Gravity Shifts swept through the long, wide gallery space and filled it with silhouetted forms in black paint and hand-cut mirrored mylar. Each part mesmerized us with its clean precision and narrative detail and moved us with its gestural power and visual accessibility. The riffled distortions of the shiny mylar upended and shattered everything caught in its reflection casting viewers into parts of the installation they couldn’t just then see. Complicated figures spilled across the wall with the fullness of stop action sequences and the simplicity of paper dolls. Among the masterful variations was one of barely separated moments of a figure losing a battle with gravity and her grip on a child. The deft compositional connectedness of the installation made taking it all seem oh so possible. We moved from image to image trying to do just that and failed. As much as we “connected the dots” of content, juxtapositions and reflections, we could sense the whole but never own it. As with the ways of great art, as with the imperturbable laws of nature.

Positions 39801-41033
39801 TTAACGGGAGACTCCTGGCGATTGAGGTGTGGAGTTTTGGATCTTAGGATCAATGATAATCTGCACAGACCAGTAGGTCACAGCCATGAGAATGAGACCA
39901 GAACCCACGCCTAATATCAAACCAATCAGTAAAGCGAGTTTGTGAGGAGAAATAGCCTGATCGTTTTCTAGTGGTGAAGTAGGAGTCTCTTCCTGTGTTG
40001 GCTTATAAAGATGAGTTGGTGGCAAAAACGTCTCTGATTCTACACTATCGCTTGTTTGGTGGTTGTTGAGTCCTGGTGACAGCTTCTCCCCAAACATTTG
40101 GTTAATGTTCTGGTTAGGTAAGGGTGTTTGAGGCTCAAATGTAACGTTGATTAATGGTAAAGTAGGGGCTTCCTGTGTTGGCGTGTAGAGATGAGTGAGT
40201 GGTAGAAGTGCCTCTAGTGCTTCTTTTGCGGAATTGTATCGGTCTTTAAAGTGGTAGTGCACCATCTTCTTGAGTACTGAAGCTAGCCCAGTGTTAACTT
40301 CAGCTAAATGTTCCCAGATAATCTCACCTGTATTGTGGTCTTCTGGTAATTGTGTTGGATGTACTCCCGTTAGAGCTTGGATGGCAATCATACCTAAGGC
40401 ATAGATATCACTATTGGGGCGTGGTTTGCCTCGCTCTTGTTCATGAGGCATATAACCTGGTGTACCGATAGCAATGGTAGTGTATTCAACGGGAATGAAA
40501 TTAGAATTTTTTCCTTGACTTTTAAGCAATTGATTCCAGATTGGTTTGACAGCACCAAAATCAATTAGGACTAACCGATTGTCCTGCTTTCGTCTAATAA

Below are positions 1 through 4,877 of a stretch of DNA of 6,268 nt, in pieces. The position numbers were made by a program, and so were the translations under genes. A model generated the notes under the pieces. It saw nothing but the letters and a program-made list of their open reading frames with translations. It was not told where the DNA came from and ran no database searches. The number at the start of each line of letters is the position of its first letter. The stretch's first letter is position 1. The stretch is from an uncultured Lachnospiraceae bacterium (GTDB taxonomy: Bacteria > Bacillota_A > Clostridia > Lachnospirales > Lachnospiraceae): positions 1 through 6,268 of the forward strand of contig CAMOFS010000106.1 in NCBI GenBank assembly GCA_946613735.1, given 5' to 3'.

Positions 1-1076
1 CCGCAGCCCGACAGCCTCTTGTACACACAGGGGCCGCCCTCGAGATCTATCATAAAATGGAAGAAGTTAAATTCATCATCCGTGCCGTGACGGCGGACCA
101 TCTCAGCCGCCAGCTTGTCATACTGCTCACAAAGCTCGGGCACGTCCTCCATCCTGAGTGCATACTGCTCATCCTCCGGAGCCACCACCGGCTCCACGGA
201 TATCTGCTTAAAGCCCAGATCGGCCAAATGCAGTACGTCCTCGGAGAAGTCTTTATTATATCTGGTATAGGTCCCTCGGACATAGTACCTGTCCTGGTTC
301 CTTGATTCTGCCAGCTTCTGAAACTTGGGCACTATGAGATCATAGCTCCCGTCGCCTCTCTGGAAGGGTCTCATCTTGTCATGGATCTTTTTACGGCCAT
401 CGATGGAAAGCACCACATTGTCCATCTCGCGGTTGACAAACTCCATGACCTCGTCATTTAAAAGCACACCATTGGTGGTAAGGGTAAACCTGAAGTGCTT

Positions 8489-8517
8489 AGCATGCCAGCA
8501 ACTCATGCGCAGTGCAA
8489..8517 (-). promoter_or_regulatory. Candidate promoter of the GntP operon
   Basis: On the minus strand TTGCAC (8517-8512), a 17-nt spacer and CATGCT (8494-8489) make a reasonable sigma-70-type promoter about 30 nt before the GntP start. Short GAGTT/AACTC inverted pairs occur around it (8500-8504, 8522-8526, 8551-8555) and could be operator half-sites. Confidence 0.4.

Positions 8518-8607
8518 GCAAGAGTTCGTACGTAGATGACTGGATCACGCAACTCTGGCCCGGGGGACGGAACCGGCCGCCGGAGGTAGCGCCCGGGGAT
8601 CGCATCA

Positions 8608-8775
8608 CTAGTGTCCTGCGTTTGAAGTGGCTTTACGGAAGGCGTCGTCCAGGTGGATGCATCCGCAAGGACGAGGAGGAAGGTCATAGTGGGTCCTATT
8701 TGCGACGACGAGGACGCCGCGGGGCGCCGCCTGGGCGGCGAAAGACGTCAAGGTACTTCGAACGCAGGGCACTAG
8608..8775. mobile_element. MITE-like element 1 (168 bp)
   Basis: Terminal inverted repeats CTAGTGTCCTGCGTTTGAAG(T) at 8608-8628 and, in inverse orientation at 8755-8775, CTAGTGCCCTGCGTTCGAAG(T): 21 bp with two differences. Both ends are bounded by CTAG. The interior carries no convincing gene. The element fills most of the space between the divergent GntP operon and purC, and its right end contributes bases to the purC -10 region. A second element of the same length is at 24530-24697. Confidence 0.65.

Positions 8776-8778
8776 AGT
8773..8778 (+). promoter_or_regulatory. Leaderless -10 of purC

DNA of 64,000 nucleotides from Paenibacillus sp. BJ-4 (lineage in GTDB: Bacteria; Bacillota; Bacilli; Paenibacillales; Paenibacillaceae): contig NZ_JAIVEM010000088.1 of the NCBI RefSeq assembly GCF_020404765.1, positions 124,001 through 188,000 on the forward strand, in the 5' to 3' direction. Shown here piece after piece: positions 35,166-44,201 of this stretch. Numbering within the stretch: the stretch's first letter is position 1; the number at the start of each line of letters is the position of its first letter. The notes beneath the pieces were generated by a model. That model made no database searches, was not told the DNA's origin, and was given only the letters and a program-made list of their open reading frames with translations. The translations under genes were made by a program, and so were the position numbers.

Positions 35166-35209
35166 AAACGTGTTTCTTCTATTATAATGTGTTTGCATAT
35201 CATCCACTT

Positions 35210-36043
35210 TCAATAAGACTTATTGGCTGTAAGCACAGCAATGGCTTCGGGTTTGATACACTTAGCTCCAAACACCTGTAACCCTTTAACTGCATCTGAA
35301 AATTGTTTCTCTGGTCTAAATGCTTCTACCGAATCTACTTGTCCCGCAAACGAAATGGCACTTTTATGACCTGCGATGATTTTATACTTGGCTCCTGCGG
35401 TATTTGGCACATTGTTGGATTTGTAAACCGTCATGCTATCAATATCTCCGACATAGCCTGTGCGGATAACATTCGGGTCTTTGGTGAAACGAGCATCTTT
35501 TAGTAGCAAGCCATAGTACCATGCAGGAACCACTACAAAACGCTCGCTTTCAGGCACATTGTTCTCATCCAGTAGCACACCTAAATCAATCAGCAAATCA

This year's list of the best art experiences by the local arts insiders is out. It has been meticulously complied by artist, educator and curator Rachael Bruya who asked a dozen artists, curators, professors and other artsy-type peoples to pick a favorite. I was happy to contribute with a write up of Waterways at The Watrous Gallery last March. I was also excited that Gravity Shifts was picked as a favorite by Madison artist and lecturer Barb Landes and Paul Sullivan:
Read more picks by Karin Wolf, Michael Villequette, Scott Espeseth, Angela Richardson, Racheal Bruya, Bernadette Witzack, Tazie LeMay, Jason Ruhl, Martha Glowacki and Douglas Rosenberg and check out their fantastic spread of the art scene in 2015 here.
a bit of what is still clinging to the surface
archives . . .
categories . . .